Too often in our world-engaging cultures, limits are viewed as an unfavored topic. Limits are often considered as a negative instead of a necessary positive. Seriously, that is a false presumption.
For instance in the world of music of any type, limits, pauses, rests between notes, are crucial for the delivery of the powerful cords, runs, and emotion of the music that has been written. Itzhak Perlman, world famous classical violinist and conductor, is credited with this statement of value: “The drama of silence between notes is important.”
Limits in Mentoring
Wisdom comes from setting limits in mentoring. Though I’ve been mentoring now for several decades, sometimes I get confronted with life issues beyond my levels of experience. My limits need to be quickly owned, or damage may be done, yes, unintentionally, but still done to the valued person being mentored.
In part because of owning my limitations, I stress that I can be a person’s primary mentor, but rarely can I be someone’s only mentor. The significant statement from our friends in African cultures that it takes a village to raise a child, informs us all that the best of mentoring often needs to be a team effort.
Healthy Mentors Know Their Limits
No one person can do it all in encouraging another forward in their lives. We mentors must pay attention if, as a mentor, we feel uncomfortable with a life topic. We need awareness of where we have experience, and where we don’t. We cannot fake it. We must develop a solid list of others who can support us in mentoring those who are looking to us for forward guidance in whatever life issues they may be experiencing.
When presented with an issue or question or concern that is beyond me, I will often let the person I’m mentoring know that is not in my wheelhouse of mentoring experience…but…I will do my best to help them get connected to someone who knows where to head next. It is that kind of “mentoring partnership” that builds confidence in the mentoring process.
Limits in Whole-Person Mentoring
In our mentor training within Leadership Design Group, the best of our mentors will keep in mind that each person is made up of 8 life dimensions that are continually interacting with each other. Just as our physical body is made up of many interactive parts, so is the best of mentoring.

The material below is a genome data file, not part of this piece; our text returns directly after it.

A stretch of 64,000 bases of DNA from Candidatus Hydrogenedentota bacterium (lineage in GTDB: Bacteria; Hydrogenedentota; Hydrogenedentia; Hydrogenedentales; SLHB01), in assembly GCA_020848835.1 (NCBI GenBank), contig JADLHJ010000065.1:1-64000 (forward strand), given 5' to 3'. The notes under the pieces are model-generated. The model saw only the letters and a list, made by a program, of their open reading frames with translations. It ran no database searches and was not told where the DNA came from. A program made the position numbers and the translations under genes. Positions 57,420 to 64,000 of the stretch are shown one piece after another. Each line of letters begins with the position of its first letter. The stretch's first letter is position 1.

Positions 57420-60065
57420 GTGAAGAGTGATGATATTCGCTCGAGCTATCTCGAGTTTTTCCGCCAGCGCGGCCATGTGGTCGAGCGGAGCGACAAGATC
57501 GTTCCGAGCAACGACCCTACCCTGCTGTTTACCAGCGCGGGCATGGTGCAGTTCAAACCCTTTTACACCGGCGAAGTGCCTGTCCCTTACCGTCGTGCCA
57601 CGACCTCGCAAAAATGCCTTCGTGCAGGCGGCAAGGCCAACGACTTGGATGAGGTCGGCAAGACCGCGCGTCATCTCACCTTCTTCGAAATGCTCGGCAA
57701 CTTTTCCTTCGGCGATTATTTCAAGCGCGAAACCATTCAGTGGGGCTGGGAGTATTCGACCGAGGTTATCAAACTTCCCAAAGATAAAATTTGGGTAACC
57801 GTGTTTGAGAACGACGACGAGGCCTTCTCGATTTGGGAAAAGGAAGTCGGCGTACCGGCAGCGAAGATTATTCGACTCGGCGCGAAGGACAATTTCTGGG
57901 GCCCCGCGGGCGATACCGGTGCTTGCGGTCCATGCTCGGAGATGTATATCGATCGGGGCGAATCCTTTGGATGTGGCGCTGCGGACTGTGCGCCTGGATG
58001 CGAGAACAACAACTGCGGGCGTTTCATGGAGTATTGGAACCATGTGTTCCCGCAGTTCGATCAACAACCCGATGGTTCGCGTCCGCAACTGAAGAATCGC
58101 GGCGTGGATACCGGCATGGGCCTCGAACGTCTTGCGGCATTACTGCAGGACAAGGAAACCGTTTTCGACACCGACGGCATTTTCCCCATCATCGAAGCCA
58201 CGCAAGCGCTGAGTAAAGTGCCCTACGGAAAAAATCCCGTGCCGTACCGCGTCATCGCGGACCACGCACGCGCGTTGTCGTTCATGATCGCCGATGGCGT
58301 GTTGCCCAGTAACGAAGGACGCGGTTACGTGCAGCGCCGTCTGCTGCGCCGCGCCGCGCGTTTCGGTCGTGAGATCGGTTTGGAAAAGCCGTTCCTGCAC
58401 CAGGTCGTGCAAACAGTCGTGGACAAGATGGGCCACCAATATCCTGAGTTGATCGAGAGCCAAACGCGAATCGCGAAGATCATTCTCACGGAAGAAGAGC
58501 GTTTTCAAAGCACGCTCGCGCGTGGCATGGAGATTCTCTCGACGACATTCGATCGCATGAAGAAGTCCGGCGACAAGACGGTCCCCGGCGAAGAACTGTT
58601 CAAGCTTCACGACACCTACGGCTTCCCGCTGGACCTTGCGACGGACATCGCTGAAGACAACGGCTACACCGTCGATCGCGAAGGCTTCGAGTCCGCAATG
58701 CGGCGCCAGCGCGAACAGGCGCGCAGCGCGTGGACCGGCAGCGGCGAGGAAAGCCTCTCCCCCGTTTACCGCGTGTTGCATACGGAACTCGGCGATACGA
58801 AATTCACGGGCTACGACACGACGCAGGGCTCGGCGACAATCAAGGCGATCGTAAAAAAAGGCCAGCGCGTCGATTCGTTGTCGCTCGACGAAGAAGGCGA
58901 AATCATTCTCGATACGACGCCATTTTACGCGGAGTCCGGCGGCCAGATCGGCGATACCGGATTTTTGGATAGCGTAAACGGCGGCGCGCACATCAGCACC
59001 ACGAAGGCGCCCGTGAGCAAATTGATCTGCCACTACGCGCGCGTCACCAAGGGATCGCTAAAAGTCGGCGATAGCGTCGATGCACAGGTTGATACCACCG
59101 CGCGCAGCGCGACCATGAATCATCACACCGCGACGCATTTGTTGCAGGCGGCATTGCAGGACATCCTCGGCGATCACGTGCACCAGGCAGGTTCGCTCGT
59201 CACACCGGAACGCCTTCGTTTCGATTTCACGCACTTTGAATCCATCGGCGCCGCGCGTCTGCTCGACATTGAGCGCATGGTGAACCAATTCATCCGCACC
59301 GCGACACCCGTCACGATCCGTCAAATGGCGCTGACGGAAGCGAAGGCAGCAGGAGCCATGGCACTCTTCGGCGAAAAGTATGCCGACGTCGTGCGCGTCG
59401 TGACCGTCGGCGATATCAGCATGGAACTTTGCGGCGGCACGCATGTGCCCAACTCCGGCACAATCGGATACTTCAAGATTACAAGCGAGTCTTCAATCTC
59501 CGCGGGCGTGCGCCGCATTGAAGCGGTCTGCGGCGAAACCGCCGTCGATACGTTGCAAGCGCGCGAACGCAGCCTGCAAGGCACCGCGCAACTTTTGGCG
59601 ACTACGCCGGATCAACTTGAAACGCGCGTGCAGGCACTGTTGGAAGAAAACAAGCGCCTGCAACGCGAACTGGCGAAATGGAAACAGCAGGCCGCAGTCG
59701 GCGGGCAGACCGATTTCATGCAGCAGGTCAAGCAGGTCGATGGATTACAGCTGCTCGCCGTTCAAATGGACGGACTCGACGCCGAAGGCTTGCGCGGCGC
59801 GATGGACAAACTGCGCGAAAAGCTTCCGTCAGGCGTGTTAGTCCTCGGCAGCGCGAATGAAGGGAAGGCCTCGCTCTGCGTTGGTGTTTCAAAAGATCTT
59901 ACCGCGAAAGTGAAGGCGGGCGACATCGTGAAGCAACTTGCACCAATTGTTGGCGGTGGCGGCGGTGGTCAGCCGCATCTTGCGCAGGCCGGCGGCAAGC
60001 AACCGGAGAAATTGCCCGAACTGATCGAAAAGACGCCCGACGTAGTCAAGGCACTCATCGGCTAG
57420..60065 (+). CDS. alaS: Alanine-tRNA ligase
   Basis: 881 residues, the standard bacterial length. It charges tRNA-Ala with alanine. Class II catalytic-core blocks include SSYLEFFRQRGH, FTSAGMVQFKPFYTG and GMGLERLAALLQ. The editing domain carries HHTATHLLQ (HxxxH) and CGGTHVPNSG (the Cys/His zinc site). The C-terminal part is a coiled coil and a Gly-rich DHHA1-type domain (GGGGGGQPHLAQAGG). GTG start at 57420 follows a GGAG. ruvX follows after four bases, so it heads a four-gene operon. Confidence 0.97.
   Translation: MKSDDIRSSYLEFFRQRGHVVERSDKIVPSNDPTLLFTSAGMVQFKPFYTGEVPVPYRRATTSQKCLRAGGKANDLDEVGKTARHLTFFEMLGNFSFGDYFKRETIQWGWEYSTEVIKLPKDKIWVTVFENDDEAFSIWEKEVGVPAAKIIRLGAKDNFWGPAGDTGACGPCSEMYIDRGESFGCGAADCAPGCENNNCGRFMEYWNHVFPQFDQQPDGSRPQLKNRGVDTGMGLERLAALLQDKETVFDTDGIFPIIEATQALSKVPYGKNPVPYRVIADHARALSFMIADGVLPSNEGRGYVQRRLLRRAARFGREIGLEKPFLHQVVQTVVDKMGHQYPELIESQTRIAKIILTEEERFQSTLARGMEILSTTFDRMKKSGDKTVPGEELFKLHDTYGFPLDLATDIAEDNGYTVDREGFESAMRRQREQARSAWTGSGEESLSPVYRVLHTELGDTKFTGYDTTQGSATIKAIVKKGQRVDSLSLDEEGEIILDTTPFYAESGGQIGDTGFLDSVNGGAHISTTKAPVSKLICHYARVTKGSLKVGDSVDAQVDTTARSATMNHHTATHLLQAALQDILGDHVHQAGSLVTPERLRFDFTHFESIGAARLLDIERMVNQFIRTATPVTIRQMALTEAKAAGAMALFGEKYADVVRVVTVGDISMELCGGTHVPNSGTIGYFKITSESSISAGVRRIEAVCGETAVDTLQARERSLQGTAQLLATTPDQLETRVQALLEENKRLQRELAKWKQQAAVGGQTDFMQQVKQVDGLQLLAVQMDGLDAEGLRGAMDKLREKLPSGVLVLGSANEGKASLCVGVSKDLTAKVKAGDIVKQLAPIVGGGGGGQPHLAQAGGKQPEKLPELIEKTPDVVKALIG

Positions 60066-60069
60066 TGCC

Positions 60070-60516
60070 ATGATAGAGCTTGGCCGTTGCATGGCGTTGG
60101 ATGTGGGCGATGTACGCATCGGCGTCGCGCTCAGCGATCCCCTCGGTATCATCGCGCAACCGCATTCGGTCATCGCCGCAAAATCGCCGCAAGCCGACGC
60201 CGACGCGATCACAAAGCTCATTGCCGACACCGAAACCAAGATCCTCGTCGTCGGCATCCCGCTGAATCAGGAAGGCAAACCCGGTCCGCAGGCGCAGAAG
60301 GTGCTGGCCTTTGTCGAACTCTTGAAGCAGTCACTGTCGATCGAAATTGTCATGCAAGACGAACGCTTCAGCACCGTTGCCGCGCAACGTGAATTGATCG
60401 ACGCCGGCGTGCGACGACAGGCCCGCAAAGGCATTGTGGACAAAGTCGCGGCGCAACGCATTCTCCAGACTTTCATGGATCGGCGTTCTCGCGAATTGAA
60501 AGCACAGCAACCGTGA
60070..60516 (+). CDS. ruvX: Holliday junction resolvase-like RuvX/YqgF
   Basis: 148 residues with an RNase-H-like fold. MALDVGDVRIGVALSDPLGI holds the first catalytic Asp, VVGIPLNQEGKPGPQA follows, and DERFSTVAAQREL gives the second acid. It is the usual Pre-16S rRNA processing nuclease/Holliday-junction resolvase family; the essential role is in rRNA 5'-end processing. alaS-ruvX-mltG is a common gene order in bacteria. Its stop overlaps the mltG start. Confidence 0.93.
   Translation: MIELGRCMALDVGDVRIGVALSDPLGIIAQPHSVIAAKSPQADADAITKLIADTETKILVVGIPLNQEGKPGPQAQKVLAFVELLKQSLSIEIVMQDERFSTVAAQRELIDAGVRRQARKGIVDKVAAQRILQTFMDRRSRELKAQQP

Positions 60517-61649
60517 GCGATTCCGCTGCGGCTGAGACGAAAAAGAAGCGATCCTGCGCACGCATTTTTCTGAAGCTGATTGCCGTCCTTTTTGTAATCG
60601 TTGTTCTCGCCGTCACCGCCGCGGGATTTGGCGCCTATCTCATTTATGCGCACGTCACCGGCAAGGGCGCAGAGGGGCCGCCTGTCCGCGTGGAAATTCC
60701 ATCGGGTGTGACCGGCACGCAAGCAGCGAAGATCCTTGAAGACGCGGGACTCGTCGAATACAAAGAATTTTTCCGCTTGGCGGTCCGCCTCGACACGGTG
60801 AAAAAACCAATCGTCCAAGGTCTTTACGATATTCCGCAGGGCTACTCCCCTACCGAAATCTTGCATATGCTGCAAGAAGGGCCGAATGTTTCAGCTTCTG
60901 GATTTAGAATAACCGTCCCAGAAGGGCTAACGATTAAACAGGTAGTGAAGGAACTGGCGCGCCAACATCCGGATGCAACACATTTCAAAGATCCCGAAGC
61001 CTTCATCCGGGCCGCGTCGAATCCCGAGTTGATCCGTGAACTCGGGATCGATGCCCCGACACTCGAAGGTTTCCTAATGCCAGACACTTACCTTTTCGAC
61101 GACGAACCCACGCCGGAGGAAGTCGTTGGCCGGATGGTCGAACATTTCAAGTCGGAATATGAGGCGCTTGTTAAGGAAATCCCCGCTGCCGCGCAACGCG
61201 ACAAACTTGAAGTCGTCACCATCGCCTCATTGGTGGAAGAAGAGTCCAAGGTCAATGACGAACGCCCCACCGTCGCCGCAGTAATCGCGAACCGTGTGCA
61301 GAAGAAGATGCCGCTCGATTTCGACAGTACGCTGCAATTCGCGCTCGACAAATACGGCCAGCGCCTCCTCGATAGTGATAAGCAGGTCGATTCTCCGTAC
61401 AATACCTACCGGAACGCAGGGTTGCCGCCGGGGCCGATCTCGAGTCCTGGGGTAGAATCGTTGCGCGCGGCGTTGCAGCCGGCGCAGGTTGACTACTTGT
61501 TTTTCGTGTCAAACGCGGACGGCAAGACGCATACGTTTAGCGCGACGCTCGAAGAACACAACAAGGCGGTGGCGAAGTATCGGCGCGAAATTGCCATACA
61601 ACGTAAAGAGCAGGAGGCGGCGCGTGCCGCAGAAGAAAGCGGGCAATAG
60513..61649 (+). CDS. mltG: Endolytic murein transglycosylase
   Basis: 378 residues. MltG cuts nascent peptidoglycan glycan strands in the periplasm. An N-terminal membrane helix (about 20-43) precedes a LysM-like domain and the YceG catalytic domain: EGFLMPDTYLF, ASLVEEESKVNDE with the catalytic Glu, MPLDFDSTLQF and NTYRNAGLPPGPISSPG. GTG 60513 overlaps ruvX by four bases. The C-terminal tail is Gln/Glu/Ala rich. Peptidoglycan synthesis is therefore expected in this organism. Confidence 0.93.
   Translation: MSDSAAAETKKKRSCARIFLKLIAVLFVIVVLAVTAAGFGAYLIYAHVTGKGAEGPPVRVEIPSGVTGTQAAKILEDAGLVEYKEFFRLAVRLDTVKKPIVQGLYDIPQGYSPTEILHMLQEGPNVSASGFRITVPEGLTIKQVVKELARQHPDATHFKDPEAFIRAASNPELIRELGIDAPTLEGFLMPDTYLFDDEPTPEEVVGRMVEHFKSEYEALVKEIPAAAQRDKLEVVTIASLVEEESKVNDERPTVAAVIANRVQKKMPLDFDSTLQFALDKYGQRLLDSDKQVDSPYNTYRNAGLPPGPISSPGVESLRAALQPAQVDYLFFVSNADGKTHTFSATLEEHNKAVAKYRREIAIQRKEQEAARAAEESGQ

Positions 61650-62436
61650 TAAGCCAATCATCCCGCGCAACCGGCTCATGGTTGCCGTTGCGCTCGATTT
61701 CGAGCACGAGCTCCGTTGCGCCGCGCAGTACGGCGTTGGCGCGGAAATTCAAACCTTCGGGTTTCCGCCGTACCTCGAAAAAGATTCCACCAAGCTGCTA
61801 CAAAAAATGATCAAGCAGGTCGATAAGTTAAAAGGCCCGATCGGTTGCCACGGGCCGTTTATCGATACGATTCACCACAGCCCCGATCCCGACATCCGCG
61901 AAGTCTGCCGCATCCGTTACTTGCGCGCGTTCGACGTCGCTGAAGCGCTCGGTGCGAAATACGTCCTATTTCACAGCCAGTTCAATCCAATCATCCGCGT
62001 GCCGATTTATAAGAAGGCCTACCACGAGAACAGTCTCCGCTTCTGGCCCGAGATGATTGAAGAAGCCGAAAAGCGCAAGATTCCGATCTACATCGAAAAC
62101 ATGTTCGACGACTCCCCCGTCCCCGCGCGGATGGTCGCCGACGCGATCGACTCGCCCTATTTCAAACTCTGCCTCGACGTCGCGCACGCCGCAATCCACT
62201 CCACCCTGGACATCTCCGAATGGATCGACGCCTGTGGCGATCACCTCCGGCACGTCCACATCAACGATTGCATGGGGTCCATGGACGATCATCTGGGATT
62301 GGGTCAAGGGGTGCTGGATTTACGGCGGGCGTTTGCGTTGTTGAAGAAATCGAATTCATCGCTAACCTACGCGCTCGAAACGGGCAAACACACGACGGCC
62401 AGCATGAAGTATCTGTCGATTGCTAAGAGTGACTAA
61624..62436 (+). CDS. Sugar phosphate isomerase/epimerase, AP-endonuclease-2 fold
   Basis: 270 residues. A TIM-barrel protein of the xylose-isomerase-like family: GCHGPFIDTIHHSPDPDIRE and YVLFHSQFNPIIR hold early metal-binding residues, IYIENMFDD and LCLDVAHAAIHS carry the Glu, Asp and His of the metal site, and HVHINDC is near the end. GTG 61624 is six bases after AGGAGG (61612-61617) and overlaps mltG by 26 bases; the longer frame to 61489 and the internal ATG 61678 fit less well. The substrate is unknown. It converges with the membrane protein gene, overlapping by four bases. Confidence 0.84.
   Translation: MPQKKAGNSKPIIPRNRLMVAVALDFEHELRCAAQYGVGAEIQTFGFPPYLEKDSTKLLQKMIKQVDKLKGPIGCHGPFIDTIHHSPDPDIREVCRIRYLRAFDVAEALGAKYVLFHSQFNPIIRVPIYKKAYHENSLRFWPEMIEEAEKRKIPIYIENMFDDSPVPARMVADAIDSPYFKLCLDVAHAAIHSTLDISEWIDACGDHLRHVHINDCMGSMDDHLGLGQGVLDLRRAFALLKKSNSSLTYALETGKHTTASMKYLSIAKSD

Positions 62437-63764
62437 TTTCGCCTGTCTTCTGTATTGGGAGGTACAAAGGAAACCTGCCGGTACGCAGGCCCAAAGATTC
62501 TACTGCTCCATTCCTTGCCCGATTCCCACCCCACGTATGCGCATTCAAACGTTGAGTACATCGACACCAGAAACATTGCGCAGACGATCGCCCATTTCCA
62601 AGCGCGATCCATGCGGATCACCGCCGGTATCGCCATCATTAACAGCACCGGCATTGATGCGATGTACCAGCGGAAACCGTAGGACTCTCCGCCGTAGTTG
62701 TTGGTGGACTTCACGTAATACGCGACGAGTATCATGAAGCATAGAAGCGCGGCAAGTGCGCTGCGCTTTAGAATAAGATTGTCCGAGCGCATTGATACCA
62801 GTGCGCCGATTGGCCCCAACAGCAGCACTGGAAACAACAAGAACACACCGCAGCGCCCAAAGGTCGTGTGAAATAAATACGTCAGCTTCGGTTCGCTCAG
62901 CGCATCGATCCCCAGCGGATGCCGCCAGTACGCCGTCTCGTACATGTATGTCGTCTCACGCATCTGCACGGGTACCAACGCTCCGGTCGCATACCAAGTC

Therefore, Am I, As a Mentor, Aware Of My Own Strengths and Limitations?
My own self awareness can be one of the finest gifts I bring to the mentoring friendship. Of course, we do not do mentoring for our benefit, but for the life-enhancing benefit of the person who has sought us out. Mentoring moments need to be about the mentoree, but our own admissions to strengths and limitations will add congruence to the process of discovery.
If you, as a mentor, don’t know what to say or do…own that. But then do your best to help them get the information, the help or the necessary connections that will take them where they need to be.
What Are Some Practical Limits to Mentoring?
It’s hard to believe that time has moved this fast, but now with 50 years of mentoring experience, a hard, but good lesson learned is that the best of mentoring takes honest, thoughtful time. From trial and error, I have found that the best of mentoring is often done in 90 minute segments.
One hour is rarely enough time. The gift of that additional 30 minutes so often brings the mentoring moments to a more full expression of what needs to be talked over.
I also ask those I mentor to let me know, 24 hours in advance, what they want to share, talk over, experience. Sure, some times that changes due to life circumstances. But since asking those I mentor to do this, the mentoring experience is much more fulfilling and life-enhancing.
I ask those I mentor to let me know what are the 2-3 topics, based on their understanding of where they are at in living out their 8 Dimensions of the Circle of Life. This has helped maintain a consistency of conversation that takes us to where we need to go. This “limit” fuels the moments shared with purpose, focus, and ultimately growth for them and for our mentoring friendship.
Depending on our mutual schedules, and the needs at hand, I find that limiting our mentoring moments to every 2-3 weeks seems to work best. However, as those I mentor do the work of progressing with their lives, if they need a few minutes in-between, they are feel to let me know.
Continuity is Crucial To the Best of Mentoring.
Honest life-giving limits, purposefully planned and agreed upon, will always allow the best of mentoring to be expressed and experienced. No doubt, you have your own creative wisdom to share concerning limits. I would welcome hearing from you in the comments section below, so that we all may learn and grow together. The best of mentoring welcomes the limits that make a difference.